The Chancellor’s Autumn Budget contained several measures of interest to manufacturers, including relief for plant and machinery, expanded R&D tax credits and £1.4 billion for critical industries.
A general summary of measures in the Autumn Budget and Spending Review is available here, but below are some of the more specific items that impact the manufacturing sector.
Global Britain Investment Fund
A new £1.4 billion Global Britain Investment Fund will provide grants to encourage internationally mobile companies to invest in three of the UK’s leading manufacturing sectors, including:
- £817 million to support investment in zero emission vehicle manufacturing, battery ‘gigafactories’ and the electric vehicle supply chain
- £354 million for life sciences manufacturing, including medicines, diagnostics and vaccines
- Up to £230 million for the offshore wind sector and its supply chain.
Business rates and investment
A new business rates relief will be introduced to support investment in green property improvements, including exemptions for eligible plant and machinery for renewable energy generation and storage, such as solar panels and low carbon heat pumps.
The £1 million Annual Investment Allowance for expenditure on plant and machinery, originally due to end on 31 December 2021, will also be extended to 31 March 2023.
Fuel duty will be frozen for the twelfth consecutive year, despite calls for a tax increase to encourage a switch to electric vehicles. However an additional £620 million has been announced to support the uptake of electric vehicles through more plug-in vehicle grants and public charging infrastructure in residential areas.
The HGV Levy will remain suspended for another 12 months from August 2022.
£5.7 billion was also announced for eight city regions to transform their transport networks into ‘London-style’ integrated systems, including £1 billion for Greater Manchester’s ‘Bee Network’.
Elsewhere, £416 million of R&D funding was announced to help commercialise low and zero emissions transport technologies, including trials of zero emission HGVs.
Energy and Net Zero
The Budget confirmed a raft of new plans published in the government’s new Net Zero Strategy, which has been backed by a total public investment of £30 billion since March 2021. In addition to some of the funding announcements above, this includes:
- £1 billion to rollout two industrial clusters that will deploy carbon capture, usage and storage (CCUS) technologies in heavy industries. One of these will be the Hynet hydrogen project in the North West, which will support the rollout of hydrogen fuel for use by industry
- £140 million for a further Industrial Decarbonisation and Hydrogen Revenue Support Scheme to accelerate commercial hydrogen projects and industry adoption of CCUS
- £315 million for the Industrial Energy Transformation Fund (IETF) to support the demonstration and deployment of clean technologies in energy-intensive industries
- £120 million for a Future Nuclear Enabling Fund to attract private investment in new nuclear power projects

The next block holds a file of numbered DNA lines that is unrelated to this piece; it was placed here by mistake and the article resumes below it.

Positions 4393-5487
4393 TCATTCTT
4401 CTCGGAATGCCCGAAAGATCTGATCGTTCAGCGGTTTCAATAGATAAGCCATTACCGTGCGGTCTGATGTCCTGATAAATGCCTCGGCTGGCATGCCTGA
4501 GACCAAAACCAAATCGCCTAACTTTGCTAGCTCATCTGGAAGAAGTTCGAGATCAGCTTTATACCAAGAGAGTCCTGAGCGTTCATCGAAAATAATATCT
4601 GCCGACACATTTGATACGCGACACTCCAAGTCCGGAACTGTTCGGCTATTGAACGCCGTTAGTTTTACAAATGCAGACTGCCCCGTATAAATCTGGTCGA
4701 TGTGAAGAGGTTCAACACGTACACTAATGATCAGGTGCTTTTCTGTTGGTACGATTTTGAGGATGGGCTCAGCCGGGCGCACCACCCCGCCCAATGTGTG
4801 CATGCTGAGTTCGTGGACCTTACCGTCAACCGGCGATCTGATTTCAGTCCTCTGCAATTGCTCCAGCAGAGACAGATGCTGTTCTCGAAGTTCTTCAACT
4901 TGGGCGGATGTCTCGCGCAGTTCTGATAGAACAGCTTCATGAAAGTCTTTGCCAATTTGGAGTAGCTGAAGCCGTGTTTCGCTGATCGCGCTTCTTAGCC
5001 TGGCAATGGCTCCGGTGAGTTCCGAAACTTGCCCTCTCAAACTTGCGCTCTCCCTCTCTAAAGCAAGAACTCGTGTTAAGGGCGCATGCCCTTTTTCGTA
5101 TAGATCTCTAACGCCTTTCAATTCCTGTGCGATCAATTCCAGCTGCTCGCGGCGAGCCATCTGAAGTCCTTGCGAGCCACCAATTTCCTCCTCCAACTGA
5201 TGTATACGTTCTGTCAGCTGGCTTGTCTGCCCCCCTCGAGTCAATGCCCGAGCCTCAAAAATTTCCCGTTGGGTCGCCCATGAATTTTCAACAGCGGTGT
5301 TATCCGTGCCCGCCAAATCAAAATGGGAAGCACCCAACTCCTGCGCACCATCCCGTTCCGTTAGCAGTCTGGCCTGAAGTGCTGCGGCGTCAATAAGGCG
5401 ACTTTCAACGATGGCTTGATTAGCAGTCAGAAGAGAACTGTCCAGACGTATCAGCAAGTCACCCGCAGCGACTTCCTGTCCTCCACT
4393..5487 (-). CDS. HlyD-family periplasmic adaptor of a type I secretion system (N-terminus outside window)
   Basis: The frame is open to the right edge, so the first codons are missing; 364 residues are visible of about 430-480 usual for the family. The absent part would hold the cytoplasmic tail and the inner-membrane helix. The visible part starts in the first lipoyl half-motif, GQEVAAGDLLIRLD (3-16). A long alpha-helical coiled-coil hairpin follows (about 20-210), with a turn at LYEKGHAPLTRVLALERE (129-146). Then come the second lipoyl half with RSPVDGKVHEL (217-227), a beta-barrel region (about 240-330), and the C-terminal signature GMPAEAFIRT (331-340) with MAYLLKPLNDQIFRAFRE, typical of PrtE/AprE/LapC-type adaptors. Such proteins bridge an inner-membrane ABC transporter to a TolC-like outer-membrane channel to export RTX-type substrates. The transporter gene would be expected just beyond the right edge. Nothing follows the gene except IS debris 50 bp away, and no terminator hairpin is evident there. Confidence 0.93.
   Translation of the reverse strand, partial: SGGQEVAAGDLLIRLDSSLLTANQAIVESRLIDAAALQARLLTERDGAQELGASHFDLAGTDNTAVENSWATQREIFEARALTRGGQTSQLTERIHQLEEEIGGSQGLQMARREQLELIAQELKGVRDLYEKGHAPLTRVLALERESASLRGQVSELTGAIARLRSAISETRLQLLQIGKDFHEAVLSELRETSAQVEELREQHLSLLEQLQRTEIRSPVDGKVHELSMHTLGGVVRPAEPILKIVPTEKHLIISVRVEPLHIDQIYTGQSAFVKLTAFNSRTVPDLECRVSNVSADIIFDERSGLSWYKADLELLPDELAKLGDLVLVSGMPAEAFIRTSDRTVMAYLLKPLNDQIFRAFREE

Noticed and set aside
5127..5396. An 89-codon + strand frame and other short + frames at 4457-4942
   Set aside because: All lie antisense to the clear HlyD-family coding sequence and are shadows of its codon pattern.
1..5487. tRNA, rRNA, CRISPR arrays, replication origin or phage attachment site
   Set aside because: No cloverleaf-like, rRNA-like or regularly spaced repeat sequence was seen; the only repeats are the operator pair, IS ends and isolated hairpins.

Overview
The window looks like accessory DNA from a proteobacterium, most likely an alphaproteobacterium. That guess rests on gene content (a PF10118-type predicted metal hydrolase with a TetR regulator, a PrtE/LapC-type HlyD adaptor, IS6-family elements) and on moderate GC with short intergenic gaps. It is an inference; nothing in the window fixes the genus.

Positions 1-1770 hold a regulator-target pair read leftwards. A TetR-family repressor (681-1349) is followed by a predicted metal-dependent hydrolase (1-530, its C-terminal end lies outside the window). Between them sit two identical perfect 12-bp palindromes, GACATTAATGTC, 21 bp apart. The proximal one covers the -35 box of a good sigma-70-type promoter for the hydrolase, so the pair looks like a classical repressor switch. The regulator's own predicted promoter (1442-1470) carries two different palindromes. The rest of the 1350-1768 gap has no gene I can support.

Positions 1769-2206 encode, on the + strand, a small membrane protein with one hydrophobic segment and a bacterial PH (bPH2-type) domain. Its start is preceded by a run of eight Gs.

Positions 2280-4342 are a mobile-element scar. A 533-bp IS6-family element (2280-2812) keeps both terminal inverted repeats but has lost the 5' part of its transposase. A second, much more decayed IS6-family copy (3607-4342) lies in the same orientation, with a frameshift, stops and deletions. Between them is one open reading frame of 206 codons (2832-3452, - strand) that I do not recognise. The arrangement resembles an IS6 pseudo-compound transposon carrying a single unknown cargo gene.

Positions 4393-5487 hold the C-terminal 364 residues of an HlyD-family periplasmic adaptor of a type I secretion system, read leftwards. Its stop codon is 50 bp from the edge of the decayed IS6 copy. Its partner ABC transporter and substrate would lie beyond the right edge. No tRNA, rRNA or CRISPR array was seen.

- £415 million to grow the heat pump supply chain in England and Wales, with the aim of reducing the cost of heat pump technology by 25-50 per cent by 2025.
£24 million was confirmed to help SME manufacturers across the country adopt productivity-boosting industrial digital technology through the popular Made Smarter programme.
A new Help to Grow: Digital scheme will also launch in December, providing small businesses with free support on how to use digital technology to boost their performance. It will also offer businesses access to discounts worth up to £5,000 towards the cost of buying approved software.
R&D tax credits, which provide relief for businesses investing in R&D, will expand to cover cloud computing and data costs from April 2023. There will also be tax relief for cutting-edge research in fields such as machine learning and data analytics.
Government investment in R&D will increase by £5 billion per year to reach £20 billion by 2024-25, the largest ever real terms increase in spending within a single Spending Review period. At least £2.5 billion will be available through Innovate UK.
The increase in investment will also help to fund full association to the EU’s Horizon Europe programme, enabling UK organisations to collaborate with European partners on R&D projects.
Food and drink
The government will introduce new rates for low strength drinks below 3.5 per cent ABV to encourage drinks manufacturers to develop lower ABV products.
A new small producer relief will also be introduced to help small producers diversify their product range to other products below 8.5 per cent ABV, while still benefitting from reduced rates.
Apprenticeships funding will increase to £2.7 billion by 2024-25. As part of this, the government will continue to meet 95 per cent of the apprenticeship training cost for small employers who do not pay the Apprenticeship Levy.
The government will also establish an ‘enhanced recruitment service’ by May 2022 for SMEs looking to hire new apprentices.
Finally, the government is extending the temporary £3,000 apprentice hiring incentive for employers until 21 January 2022.